Top 10 reasons California newspapers say we should vote No on Prop 33
by Carmen Balber, Consumer Watchdog
Consumer Watchdog Campaign today compiled ten of the most compelling reasons Californians should vote NO on Proposition 33, as reported by newspapers and editorial boards across the state.
"Consumer and public interest groups are being outspent 50 to 1 by an insurance billionaire who has thrown $16 million into Prop 33 in order to cherry pick customers and raise rates on good drivers in California," said Carmen Balber of the No on Prop 33 Campaign. "Voters should look to trusted sources to sort through the truth about how Prop 33 will hurt consumers."
Top ten reasons Californians should vote NO on Prop 33:
1. Prop 33 will raise rates on new drivers.
George Joseph, the insurance billionaire behind Prop 33, acknowledged to the "Los Angeles Times "on Sunday that Prop 33 will raise rates on new drivers. As columnist Mike Hiltzik reported: "He made no bones about the fact that the ‘proper rate’ for customers coming to Mercury as newly insured policyholders is much higher than what he can charge them now."
2. Prop 33 will allow insurers to cherry pick their preferred customers and raise rates on everyone else.
"Riverside Press-Enterprise" editorial:" ""The idea that the head of an insurance company would spend millions of dollars to save drivers money defies all credibility. No, a different and self-interested agenda drives this measure: poaching lucrative customers from rivals while encouraging less desirable customers to go elsewhere. Californians have no reason to reward that kind of special-interest scheme, and voters should reject Prop. 33."
3. California voters said NO to an almost identical measure at the ballot two years ago.
"San Jose Mercury-News" editorial: "Two years ago billionaire George Joseph, chairman of Mercury Insurance, spent $16 million of the company’s money on Proposition 17, a direct attack on California’s strong insurance rights laws. Like an irritating mosquito, Joseph and his millions are back again this year with Proposition 33, essentially a new version of the law voters rejected two years ago."
4. Prop 33 will raise the number of uninsured drivers in California.
"Riverside Press-Enterprise" editorial: "That approach would make insurance more expensive for drivers who do not have it now – which would undermine the public interest. State policy should encourage all drivers to buy insurance, to avoid the extra costs everyone else pays in collisions with the uninsured. Instead, Prop. 33 would throw new financial obstacles in the path of those who lack insurance."
5. Prop 33 will overturn a 24-year-old consumer and civil rights protection.
"North County Times" editorial: "Put on the ballot by insurers, Prop. 33 seeks to lift a voter-approved prohibition (Prop. 103 in 1988) on charging automobile insurance customers a higher rate if they were not previously insured. We see no reason to change the current ban on charging higher rates to the previously uninsured. A person’s likelihood of causing a vehicle collision tomorrow would not seem to hinge on whether they had insurance last week or not."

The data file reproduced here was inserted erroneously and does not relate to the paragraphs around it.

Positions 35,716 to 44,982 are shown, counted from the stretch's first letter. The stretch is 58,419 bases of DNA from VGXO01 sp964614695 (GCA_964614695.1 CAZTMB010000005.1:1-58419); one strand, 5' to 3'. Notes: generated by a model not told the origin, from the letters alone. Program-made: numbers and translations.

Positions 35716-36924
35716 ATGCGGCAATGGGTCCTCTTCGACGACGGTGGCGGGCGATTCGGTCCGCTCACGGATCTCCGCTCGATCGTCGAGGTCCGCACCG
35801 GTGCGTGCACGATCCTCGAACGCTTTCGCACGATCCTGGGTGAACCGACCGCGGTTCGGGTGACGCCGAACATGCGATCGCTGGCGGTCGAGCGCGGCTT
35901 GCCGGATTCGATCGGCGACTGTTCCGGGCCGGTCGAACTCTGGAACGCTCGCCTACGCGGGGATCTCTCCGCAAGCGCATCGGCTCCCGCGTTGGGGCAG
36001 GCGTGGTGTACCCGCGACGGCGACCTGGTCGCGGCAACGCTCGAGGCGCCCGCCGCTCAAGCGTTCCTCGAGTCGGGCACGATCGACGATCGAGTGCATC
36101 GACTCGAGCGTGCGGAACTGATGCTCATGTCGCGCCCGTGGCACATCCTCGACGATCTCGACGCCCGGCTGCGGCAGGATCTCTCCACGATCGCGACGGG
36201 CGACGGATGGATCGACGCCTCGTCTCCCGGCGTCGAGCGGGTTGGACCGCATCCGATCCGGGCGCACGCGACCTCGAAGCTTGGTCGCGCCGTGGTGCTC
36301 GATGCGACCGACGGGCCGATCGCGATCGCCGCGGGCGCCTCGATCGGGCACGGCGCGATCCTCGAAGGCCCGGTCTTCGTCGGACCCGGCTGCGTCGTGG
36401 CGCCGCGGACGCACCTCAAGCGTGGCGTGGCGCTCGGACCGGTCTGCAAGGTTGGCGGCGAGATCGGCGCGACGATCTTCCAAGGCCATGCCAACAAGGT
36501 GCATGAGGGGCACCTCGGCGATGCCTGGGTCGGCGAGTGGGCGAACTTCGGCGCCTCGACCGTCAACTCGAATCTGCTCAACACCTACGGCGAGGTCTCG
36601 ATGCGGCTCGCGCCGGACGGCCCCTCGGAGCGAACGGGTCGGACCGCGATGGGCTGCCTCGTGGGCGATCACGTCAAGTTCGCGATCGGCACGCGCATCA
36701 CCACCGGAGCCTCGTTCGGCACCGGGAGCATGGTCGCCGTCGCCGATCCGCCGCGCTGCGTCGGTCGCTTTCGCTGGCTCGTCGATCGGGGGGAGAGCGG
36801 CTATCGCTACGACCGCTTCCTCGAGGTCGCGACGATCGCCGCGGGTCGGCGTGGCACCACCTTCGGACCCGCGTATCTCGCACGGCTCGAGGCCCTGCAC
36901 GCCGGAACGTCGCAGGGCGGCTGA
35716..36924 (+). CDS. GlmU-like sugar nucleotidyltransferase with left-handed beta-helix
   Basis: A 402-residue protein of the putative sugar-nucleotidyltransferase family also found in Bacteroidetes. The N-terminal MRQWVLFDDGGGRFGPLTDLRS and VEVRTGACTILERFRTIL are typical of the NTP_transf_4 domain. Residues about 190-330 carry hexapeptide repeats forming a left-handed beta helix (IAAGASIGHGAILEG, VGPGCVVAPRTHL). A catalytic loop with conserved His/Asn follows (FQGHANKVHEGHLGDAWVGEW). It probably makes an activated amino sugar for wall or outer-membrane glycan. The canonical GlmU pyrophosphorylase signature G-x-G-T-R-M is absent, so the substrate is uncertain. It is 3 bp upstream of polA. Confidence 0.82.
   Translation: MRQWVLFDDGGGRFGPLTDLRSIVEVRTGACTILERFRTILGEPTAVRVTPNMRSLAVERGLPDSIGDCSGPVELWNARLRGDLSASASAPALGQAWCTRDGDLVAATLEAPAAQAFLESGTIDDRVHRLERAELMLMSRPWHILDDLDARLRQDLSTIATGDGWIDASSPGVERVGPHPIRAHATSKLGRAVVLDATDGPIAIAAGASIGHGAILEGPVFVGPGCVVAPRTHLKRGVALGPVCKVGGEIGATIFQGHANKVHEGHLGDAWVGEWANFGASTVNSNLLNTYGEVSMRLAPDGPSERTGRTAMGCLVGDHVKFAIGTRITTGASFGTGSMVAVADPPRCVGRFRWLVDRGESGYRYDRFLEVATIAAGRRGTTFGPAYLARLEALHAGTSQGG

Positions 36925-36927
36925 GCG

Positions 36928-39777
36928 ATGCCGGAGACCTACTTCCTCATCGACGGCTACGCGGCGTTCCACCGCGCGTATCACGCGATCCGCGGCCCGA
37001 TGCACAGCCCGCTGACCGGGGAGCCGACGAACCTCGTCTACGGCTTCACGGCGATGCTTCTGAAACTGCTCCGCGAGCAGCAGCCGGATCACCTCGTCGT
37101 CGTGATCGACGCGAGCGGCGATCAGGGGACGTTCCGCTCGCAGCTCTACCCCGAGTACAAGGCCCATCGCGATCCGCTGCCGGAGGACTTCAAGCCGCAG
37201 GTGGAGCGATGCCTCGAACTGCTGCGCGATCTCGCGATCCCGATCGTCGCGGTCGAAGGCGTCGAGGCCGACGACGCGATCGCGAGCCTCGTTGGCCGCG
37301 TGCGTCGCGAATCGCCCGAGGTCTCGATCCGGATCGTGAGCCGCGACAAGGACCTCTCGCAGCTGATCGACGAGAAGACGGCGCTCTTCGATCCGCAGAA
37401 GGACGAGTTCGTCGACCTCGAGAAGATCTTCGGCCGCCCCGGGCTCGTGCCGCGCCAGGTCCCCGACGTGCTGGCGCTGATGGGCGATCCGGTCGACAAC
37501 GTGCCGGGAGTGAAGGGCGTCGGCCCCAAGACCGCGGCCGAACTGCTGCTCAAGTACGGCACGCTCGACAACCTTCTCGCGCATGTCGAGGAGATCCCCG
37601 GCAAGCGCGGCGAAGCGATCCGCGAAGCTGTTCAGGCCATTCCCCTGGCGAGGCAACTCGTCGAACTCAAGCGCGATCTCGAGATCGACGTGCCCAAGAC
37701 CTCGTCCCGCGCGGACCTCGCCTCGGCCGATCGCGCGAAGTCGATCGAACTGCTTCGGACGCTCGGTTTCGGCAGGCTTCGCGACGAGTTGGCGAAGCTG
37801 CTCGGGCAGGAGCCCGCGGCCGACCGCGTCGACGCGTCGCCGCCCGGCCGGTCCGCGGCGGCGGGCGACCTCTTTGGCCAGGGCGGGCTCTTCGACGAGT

6. Prop 33 will raise rates on good drivers who drop their insurance coverage for almost any reason.
"Sacramento Bee" editorial: "The downside remains clear as the attorney general’s office notes in the official summary: Proposition 33 ‘will allow insurance companies to increase cost of insurance to drivers who have not maintained continuous coverage.’ That would mean higher costs for graduating students buying coverage, anyone newly obtaining an auto, city dwellers who haven’t owned a car but now live in an area without mass transit, anyone who decided not to drive for more than three months to save money."
7. Prop 33 unfairly punishes responsible drivers who stop driving for good reasons and then need to get back on the road.
"Daily News" editorial: "There is no good reason such people should be punished for their non-driving period. Once they need or are able to drive again, the law says they have to buy insurance. When they comply with that law, they should not be hit with a surcharge that could last five years."
8. Prop 33 will raise rates on drivers with perfect driving records.
"Bakersfield Californian" editorial: "But Prop. 33 could still raise rates for drivers, even those with perfect driving records. In states with Prop. 33-like rules, drivers who buy insurance following a long lapse in coverage paid more: 61 percent more in Texas, 79 percent more in Nevada and 103 percent more in Florida."
9. Prop 33 is funded by one insurance billionaire to benefit his own company at the expense of consumers.
"Daily News" editorial: "The electorate didn’t buy the pitch then that Mercury Insurance’s chairman was spending $16 million to pass a measure just because he wanted consumers to save money on auto insurance. And voters shouldn’t buy it now that Mercury’s billionaire boss George Joseph is back — spending more than $8 million so far in support of of this self-serving measure."
10. Prop 33 is backed by an insurance company with a record of abusing its customers and violating the law.
"Santa Cruz Sentinel" editorial: "According to the California Department of Insurance, Mercury Insurance overcharged and discriminated against California customers for 15 years. The company’s founder, Joseph, has a track record of giving money to state politicians to get state law changed to benefit Mercury, and when that failed, abusing the state initiative process with his self-serving propositions."